The village master taught his little school;

A man severe he was, and stern to view;

I knew him well, and every truant knew:

Well had the boding tremblers learned to trace

The day’s disasters in his morning face;

Full well they laughed, with counterfeited glee,

At all his jokes, for many a joke had he;

Full well the busy whisper, circling round,

Conveyed the dismal tidings when he frowned;

Yet he was kind, or, if severe in aught,

The love he bore to learning was in fault.

The village all declared how much he knew —

‘Twas certain he could write, and cipher too;

Lands he could measure, terms and tides presage,

And e’en the story ran that he could gauge;

In arguing, too, the parson owned his skill,

For, e’en though vanquished, he could argue still,

While words of learned length and thundering sound

Amazed the gazing rustics ranged around;

And still they gazed, and still the wonder grew

That one small head could carry all he knew.


But past is all his fame. The very spot

Where many a time he triumph’d is forgot.


SPD Explanation:

  1. The school has meant to all of us a steady influence throughout our lives, in thick and thin, and we owe everything that all of us have accomplished to that great philanthropist and far-sighted Parsi Zarathushtri, late Meherwanji Mancherji Cama who built this Boarding School for the uplifting of the Athornan families! Many of us school graduates still remember late Meherwanji and his father Mancherji in all our Afringan Deebache even up to this day, a tribute of our gratitude to them!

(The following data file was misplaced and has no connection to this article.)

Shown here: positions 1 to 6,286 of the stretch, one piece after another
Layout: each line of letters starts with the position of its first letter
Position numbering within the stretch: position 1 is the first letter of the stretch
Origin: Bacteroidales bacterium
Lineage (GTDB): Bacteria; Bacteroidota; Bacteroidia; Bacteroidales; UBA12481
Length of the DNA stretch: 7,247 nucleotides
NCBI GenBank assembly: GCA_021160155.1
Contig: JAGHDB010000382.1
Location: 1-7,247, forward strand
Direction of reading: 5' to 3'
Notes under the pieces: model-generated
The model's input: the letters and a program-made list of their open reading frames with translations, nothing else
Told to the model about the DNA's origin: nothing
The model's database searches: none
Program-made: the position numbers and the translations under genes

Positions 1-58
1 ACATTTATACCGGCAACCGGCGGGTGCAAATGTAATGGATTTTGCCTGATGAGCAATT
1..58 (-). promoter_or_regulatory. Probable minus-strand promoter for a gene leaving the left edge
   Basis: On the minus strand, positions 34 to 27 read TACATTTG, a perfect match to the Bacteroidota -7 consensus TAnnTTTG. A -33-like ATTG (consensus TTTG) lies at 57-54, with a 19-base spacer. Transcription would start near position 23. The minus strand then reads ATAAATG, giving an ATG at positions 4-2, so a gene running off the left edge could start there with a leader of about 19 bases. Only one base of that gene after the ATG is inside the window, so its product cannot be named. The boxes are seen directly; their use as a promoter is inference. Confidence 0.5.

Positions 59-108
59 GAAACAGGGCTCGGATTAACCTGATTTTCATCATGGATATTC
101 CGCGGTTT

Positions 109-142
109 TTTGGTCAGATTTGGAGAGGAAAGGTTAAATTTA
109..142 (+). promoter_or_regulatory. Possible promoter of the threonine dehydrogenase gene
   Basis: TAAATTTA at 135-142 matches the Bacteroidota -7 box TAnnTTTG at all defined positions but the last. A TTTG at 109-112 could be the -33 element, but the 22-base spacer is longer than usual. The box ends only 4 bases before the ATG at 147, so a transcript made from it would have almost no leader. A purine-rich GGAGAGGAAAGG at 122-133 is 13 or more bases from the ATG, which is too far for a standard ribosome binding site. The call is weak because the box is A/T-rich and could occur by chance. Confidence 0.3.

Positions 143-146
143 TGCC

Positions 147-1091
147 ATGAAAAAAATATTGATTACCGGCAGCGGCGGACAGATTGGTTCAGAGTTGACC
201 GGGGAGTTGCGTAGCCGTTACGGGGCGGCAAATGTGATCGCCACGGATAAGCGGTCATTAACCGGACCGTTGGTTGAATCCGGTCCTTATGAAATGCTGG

1. The alumni of the Institute form the bedrock of priests on this Continent, to name a few: among them are Ervads Kersey Antia, Kersey Bhedwar, Noshir Karanjia, Parvez Patel, Adi Unwalla, Peshotan Unwalla, Behram Panthaki, Dara Sinor, Kobad Jamshed (Andhyarujina), Tehmton Mirza, Jimmy Panthaky, and Soli Dastur
  2. This institute has produced three Dasturs: Dastur Navroze Minocher Homji, Dastur Feroze Kotwal, and Dastur Peshotan Hormazdyar Mirza.  Dastur Minocher Homji and Ervad Manecksha K Panthaki, the father of Ervad Behram and Ervad Gustad Panthaki were the first batch of 36 students enrolled in the institute in 1923 and Ervad Manecksha was the first Navar from this Institute on 2/11/1928.
  3. In addition there were two Mobeds from Iran, Dastur Firooz Azargoshasp and Dastur Rostam Shahzadi, who also received their training at the Cama Athornan Institute. They were sponsored by the Yazd Anjoman e Moobedan and the Bombay Irani Anjuman, under the leadership of the late Dinshaw Irani.  
  4. Now the MFCAI Ex-Students are trying to revive this Institute and they deserve all the help from our community worldwide! They used to hold 2 weeks Refresher Course on Religious Prayers, Rituals, History, etc. with Guest Speakers coming to speak. However, the Principal and the Trustees stopped them to hold these annual course for some flimsy reasons and the MFCAI is not involved in any Zarathushtri Programs.
  5. Now they are holding these courses at Cama Baug. We wish them all success, and help!
  6. And finally, I leave you all with that haunting echo in my ears of the last lines of our nightly “Khudaavind Khaavind Parvardegaar” Monajat: “Maneh Paasbaani maa taari suwaad, Bhalaa kaamo karvaa savaareh uthaad!” (Let me sleep under your watchful eye and wake me up in the morning to do good deeds (again)!”

May the Flame of Fellowship, Love, Charity, and Respect for all burn ever eternal in our hearts so we can do HIS work with humility, diligence, and eternal enthusiasm!


In HIS Service 24/7!

Atha Jamyaat, Yatha Aafrinaamahi! (May it be so as we wish!)


Love and Tandoorasti, Soli Dastur


MFCAI Photos